May 31, 2006
Red Light For Traffic Study Proposal
Almost $100,000 for a traffic study? No way, said the Southold Town Board.
The town board quickly put the brakes on a pricey proposal last week presented by Patrick Cleary, of Northport-based Cleary Consulting, and Nelson & Pope Engineers in regard to an in-depth traffic study focusing on the impacts of the Cross Sound Ferry on area roads.
On May 9, Cleary and Kerri Collins of Nelson & Pope outlined their plans for the study, including traffic counts at intersections, observed speeds, levels of service, vehicle distribution, and gap studies that would determine whether or not traffic signals would help create traffic gaps and control traffic streams and volumes.
Cleary was back before the town board at its work session last week, with a revised proposal for a Cross Sound Ferry Impact Study that would cost the town $94,800.
Data collection alone would cost $40,000 and would feature automatic traffic recorder machines at key locations to track volume.
The board met last Friday to discuss the concept further.
While they agreed with many components of the proposal, board members felt that the price tag was too steep.
"There was a pretty quick consensus reached that the board had no interest in okaying the proposal," said Southold Town Supervisor Scott Russell.
At the meeting, Councilman Tom Wickham introduced the idea of interviewing another consultant.
To that end, he contacted Steven Schneider, a Coram-based former planning director of the New York Metropolitan Transportation Council who, Wickham said, has both planning and traffic/transportation experience. Rather than dividing up duties, as would have been the case with Cleary and Nelson & Pope, Wickham said that Schneider might be able to provide all the necessary services at substantially less expense.
Should the board be amenable to the engineer's ideas, said Wickham, Schneider could be ready to begin the traffic analysis by the heavily trafficked July 4 weekend. "I'm quite optimistic," said Wickham.
Russell, however, said that there were other options, including scaling back the study or deciding against the idea altogether.
Also discussed was the scope of the project. Councilman Al Krupski suggested the town might save money by having the firm simply collect the data, but the board agreed it would not be equipped to adequately decipher data.
In addition, Assistant Town Attorney Kieran Corcoran reminded that the reason the town pays for an expert witness is because any legislation that might follow the report could be subject to court challenge.
Wickham said the board should be careful to ensure that the consultant does not focus on mitigation, because that might indicate that there is a way to accommodate ferry traffic.
Russell, disagreed, suggesting that an "objective and genuine" study would have to include a mitigation component.
Southold has been engaged in ongoing litigation with the Cross Sound Ferry as a result of the company's alleged failure to comply with an approved site plan that expired last August 1. The town is seeking an injunction to curtail the CSF's operating service to what it was in 1995, something the CSF said would cause a profound loss of revenue.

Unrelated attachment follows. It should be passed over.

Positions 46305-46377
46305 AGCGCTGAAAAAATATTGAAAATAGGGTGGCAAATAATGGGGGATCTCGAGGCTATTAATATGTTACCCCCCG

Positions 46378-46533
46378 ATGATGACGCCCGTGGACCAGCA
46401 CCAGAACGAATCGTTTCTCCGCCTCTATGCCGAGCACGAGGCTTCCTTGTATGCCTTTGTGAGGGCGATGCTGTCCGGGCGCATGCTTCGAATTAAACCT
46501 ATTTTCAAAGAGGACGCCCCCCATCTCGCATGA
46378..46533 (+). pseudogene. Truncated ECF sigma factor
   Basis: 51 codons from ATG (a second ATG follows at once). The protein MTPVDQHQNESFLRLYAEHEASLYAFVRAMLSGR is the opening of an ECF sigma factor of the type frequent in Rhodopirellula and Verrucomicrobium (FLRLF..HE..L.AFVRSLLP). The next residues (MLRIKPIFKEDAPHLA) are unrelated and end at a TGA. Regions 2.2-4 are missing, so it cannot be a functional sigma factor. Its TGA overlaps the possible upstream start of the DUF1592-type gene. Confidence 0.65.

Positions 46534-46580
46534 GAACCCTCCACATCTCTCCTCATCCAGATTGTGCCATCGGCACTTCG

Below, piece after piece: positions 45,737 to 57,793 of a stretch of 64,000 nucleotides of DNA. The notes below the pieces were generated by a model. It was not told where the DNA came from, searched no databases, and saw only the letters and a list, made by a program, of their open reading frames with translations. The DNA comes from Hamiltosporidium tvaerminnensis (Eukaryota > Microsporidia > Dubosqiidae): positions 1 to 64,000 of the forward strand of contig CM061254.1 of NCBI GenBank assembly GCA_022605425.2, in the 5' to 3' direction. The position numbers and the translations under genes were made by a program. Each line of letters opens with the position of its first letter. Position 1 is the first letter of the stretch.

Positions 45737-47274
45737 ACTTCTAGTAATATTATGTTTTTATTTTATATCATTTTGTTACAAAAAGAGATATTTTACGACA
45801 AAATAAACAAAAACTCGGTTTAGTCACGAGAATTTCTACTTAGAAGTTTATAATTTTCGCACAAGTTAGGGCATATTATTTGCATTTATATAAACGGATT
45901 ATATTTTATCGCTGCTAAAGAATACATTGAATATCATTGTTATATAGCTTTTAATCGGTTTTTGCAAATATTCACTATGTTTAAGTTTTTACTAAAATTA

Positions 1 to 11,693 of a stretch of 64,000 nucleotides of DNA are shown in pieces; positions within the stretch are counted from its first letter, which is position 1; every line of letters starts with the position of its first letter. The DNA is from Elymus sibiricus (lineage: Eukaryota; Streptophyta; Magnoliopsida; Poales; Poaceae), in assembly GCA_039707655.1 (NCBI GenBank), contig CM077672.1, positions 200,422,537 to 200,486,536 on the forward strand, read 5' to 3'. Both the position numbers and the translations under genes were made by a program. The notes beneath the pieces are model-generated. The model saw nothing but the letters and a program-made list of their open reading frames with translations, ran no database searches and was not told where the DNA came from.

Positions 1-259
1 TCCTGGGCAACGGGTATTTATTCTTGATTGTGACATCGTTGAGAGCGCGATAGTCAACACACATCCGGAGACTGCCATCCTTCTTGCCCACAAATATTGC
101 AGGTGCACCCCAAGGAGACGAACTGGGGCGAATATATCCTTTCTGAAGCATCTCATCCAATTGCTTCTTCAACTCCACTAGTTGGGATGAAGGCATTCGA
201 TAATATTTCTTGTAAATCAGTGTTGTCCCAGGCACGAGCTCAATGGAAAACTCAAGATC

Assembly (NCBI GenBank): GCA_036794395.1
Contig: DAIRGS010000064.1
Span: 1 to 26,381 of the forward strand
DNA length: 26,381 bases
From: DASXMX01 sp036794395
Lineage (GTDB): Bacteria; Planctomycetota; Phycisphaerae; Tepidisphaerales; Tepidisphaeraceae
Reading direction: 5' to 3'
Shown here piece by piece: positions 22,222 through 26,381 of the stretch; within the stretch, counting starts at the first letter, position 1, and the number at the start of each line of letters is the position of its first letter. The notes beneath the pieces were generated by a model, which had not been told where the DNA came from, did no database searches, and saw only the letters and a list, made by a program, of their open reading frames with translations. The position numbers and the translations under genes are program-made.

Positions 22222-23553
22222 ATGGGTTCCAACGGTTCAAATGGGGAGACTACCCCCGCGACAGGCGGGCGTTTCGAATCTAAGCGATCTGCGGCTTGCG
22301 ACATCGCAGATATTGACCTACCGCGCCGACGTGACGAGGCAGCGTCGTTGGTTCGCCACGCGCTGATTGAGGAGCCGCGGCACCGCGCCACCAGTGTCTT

Despite the litigation, Russell and the board agreed to reach out to CSF seeking cooperation on a traffic study, and the supervisor recently sent a letter in that regard.
After Friday's meeting, Russell said that he would support a study, but at a cost of approximately $50,000, provided it was broad enough to take into account the traffic town wide and offer insight on how to deal with it so there would be a town wide benefit.
The meeting was attended by members of the Southold Citizens for Safe Roads, a group that has come before the board to insist that a study is crucial.
Freddie Wachsberger, president of the organization, appeared at a work session recently and urged the board to undertake a comprehensive traffic study. She stressed the need to establish limits on ferry service, including the number of cars on boats, hours of operation, and the number of ferry runs, much like the stand recently taken against ferry service in East Hampton.
Wachsberger emphasized that the organization's goal was not to shut down the ferry. But she voiced concern over an application filed by CSF with the Southold Town Zoning Board of Appeals for a parking plan that would bring 450 additional cars to the site and suggested expansion at other sites.
CSF filed an application to the ZBA on February 23 requesting a special permit to park cars on the two parcels of land that "Cross Sound has owned for over a decade or more," said Stan Mickus, CSF director of marketing. The land is directly adjacent to the existing snack bar parking lot, "used for ferry parking for over 50 years, long before Cross Sound owned the Orient Ferry," he said.
Schneider is expected to attend the board's next work session on Tuesday to present his new proposal for a traffic study.